OBHC Finding Aids for Civil War Manuscripts and Letters

There are two new finding aids on the Outer Banks History Center (OBHC) website:

Civil War Era Manuscripts, 1861 – 1863 – North Carolina’s Outer Banks was the setting for two important Civil War conflicts. Union victories at Hatteras Island and Roanoke Island early in the war placed the area under Federal control and extended their blockade to the Southern Coast. The Civil War Manuscripts collection contains a Confederate requisition, a receipt, and an accompanying pass issued to soldiers. (3 items)

Civil War Letters, 1861 – 1864 – North Carolina’s Outer Banks was the setting for two important Civil War engagements. Union victories at Hatteras Inlet and Roanoke Island early in the war placed the area under Federal control and extended their blockade to the Southern Coast. This collection contains a group of letters written by soldiers during the Civil War. Topics discussed in the letters include: Fort Hatteras, the Fort Hatteras garrison flag, Camp Raleigh, Camp Brightwood, provost duty, the Burnside Expedition, the victory at Roanoke Island, and army food rations. Transcripts of all letters are included. (.19 cubic feet)

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2 thoughts on “OBHC Finding Aids for Civil War Manuscripts and Letters

  1. Laddie Crisp

    Dear Sarah,

    Hi, I’m Laddie Crisp, the guy who makes Spherical Panoramas from the tops of lighthouses. I understand that are putting together an exhibit on Bodie Island Lighthouse soon. My understanding from Cheryl is that you have viewed an spherical panoramic image of Bodie LH from the lantern room. I know nothing of your plans for the exhibit. I’m biased, but I feel a spherical panoramic has much to offer when thinking what it is like from the top of the lighthouse. The view is the same view that was seen by the lighthouse keeper over 100 years ago. I have always championed the idea that a spherical panoramic should be in the museum that is often found at the base of the lighthouse.. As you know most folks are never allowed the view from the lantern room but only a voew from the gallery which is lower. Also remember that the very young, the old, infirmed and those with disabilities will never get to see the view at the top.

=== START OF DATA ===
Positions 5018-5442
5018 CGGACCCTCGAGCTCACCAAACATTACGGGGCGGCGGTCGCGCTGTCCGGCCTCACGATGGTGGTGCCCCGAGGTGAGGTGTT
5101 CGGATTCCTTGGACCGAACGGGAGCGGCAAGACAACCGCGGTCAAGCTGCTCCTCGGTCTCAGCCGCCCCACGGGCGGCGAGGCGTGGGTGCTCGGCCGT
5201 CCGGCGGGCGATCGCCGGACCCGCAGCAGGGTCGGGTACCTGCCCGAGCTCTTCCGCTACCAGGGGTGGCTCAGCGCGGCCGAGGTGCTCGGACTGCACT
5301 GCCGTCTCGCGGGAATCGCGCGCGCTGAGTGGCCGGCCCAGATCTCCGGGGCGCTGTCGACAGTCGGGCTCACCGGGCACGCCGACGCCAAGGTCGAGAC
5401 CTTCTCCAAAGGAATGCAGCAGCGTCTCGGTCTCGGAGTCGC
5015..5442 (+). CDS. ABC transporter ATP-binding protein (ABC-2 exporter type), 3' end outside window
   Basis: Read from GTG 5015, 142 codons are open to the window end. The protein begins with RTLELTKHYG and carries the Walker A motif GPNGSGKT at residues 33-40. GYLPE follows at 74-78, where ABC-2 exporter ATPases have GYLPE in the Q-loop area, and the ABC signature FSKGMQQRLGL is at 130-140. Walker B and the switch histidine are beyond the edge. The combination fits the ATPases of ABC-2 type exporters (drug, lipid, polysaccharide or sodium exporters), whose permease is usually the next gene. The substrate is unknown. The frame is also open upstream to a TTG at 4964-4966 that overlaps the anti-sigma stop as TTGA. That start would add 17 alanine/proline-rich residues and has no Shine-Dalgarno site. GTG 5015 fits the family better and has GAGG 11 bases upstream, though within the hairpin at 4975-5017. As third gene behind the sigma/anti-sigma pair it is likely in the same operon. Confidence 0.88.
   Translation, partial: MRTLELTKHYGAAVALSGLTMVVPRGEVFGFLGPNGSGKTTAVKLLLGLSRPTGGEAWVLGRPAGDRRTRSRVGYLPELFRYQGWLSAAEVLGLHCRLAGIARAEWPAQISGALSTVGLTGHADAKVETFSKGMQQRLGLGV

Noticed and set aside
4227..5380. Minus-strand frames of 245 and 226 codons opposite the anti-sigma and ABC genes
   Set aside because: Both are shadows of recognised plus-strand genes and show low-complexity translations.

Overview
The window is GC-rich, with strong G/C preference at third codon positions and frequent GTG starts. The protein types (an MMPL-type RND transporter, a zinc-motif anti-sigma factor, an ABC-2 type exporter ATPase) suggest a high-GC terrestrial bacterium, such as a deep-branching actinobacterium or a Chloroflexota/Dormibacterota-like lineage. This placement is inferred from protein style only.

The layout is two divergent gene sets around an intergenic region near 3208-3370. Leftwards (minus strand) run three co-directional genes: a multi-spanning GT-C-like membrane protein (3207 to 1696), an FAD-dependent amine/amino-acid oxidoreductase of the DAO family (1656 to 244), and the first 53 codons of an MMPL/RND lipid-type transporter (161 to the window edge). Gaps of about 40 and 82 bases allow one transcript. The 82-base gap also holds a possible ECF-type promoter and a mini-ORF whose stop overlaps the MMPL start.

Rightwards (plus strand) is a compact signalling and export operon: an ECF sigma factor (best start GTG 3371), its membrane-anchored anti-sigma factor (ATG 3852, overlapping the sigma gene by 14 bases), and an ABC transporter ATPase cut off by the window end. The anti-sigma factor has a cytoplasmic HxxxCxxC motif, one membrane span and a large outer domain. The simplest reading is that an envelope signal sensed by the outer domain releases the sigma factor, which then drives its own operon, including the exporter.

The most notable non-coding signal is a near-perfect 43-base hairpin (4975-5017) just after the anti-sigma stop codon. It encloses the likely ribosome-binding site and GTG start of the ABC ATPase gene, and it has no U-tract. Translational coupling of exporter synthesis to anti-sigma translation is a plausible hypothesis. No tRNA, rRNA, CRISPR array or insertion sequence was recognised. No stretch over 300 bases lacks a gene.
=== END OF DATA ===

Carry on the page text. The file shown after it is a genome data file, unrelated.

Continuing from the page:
Spherical panoramics are better viewed on big monitors, and best on double monitor setups. The bigger the better! I don’t have an extra computer/monitor and I’m still working with a 19 inch monitor at home. I often view my final high resolution images on double screen/monitor setups at my hospital. These are often used for viewing of x-rays. Again, bigger is better! If had an extra setup I would certainly lend it to the center for the exhibit. The computer does not have to be very powerful. All you need is a computer with monitor and internet browser. The computer does not have to be on the internet. The image will be resident on the hard drive of the computer and it uses the browser to display the image. My “crappie website” displays medium resolution images. High resolution images look better.

    I am not trying to convince you to using my panorama. I’m just letting your know if desired, call me and I can help.

    Sincerely, Laddie Crisp

    http://pages.suddenlink.net/laddad

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